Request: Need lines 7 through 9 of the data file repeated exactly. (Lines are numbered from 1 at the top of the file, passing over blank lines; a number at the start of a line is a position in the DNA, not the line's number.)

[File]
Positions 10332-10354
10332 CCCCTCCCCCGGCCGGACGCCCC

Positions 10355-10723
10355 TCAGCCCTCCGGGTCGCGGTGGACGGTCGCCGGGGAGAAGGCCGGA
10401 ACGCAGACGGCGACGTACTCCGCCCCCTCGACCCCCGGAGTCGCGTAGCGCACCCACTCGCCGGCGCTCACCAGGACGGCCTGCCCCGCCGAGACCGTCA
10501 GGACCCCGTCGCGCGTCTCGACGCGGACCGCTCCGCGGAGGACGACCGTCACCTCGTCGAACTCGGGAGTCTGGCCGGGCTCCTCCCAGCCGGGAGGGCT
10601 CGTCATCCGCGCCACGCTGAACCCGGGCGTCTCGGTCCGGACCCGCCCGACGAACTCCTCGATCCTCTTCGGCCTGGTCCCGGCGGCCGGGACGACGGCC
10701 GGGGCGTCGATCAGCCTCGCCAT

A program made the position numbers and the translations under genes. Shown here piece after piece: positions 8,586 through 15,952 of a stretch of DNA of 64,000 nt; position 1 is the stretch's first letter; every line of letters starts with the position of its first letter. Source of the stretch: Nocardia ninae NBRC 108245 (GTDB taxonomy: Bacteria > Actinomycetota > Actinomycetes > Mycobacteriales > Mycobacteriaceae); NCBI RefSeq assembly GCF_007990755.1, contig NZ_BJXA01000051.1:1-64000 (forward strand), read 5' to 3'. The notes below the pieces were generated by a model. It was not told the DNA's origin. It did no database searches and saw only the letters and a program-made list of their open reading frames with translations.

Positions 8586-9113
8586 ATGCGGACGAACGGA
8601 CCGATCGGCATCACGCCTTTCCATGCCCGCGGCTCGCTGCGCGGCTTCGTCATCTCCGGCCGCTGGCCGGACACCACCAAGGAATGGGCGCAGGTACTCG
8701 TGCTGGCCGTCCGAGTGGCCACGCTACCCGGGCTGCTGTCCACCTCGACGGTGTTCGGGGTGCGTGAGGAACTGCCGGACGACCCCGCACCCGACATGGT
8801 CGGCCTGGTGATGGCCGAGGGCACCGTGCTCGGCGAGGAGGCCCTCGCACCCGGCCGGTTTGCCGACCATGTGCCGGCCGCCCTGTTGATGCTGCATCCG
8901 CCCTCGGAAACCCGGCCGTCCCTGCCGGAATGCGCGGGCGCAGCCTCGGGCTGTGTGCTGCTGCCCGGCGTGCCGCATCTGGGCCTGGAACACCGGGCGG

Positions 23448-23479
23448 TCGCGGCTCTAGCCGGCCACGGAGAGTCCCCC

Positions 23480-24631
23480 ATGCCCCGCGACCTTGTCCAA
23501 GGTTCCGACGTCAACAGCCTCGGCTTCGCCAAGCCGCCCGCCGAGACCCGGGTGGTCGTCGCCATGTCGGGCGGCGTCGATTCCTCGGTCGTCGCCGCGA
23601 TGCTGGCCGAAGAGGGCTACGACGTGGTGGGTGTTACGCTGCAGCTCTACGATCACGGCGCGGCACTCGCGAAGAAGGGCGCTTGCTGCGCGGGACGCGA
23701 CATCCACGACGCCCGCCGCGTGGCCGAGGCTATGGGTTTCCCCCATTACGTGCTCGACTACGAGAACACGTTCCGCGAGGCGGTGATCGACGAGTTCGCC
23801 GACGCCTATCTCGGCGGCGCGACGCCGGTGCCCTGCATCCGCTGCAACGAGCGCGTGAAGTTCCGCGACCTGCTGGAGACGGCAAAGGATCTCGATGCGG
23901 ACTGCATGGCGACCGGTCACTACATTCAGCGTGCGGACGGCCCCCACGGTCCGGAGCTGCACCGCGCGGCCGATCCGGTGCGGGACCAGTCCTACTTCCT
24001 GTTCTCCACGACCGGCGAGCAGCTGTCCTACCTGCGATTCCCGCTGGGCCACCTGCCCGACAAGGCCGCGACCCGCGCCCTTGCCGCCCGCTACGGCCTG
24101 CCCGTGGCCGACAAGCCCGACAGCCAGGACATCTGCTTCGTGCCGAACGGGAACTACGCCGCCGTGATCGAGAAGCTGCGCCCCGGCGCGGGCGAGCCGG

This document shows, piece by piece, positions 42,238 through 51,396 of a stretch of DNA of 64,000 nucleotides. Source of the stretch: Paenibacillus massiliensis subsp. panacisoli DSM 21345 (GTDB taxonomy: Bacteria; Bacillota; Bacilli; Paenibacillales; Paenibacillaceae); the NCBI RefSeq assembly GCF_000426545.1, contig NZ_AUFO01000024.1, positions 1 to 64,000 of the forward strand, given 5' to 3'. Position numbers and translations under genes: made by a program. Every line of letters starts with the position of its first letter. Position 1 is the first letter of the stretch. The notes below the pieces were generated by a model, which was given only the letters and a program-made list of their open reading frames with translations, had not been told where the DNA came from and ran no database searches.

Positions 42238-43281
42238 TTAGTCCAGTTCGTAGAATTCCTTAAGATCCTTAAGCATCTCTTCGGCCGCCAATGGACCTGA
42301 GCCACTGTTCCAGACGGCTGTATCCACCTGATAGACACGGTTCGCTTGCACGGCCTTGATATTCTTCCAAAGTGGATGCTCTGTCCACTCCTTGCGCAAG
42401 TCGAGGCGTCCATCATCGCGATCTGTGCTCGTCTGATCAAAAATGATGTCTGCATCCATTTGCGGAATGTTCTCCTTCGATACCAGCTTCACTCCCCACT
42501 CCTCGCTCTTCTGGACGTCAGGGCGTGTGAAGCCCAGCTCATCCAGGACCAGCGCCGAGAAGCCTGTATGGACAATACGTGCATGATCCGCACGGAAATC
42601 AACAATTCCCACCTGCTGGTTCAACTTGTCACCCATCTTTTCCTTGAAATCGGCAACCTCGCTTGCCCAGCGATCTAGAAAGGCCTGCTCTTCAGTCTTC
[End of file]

10601 CGTCATCCGCGCCACGCTGAACCCGGGCGTCTCGGTCCGGACCCGCCCGACGAACTCCTCGATCCTCTTCGGCCTGGTCCCGGCGGCCGGGACGACGGCC
10701 GGGGCGTCGATCAGCCTCGCCAT

A program made the position numbers and the translations under genes. Shown here piece after piece: positions 8,586 through 15,952 of a stretch of DNA of 64,000 nt; position 1 is the stretch's first letter; every line of letters starts with the position of its first letter. Source of the stretch: Nocardia ninae NBRC 108245 (GTDB taxonomy: Bacteria > Actinomycetota > Actinomycetes > Mycobacteriales > Mycobacteriaceae); NCBI RefSeq assembly GCF_007990755.1, contig NZ_BJXA01000051.1:1-64000 (forward strand), read 5' to 3'. The notes below the pieces were generated by a model. It was not told the DNA's origin. It did no database searches and saw only the letters and a program-made list of their open reading frames with translations.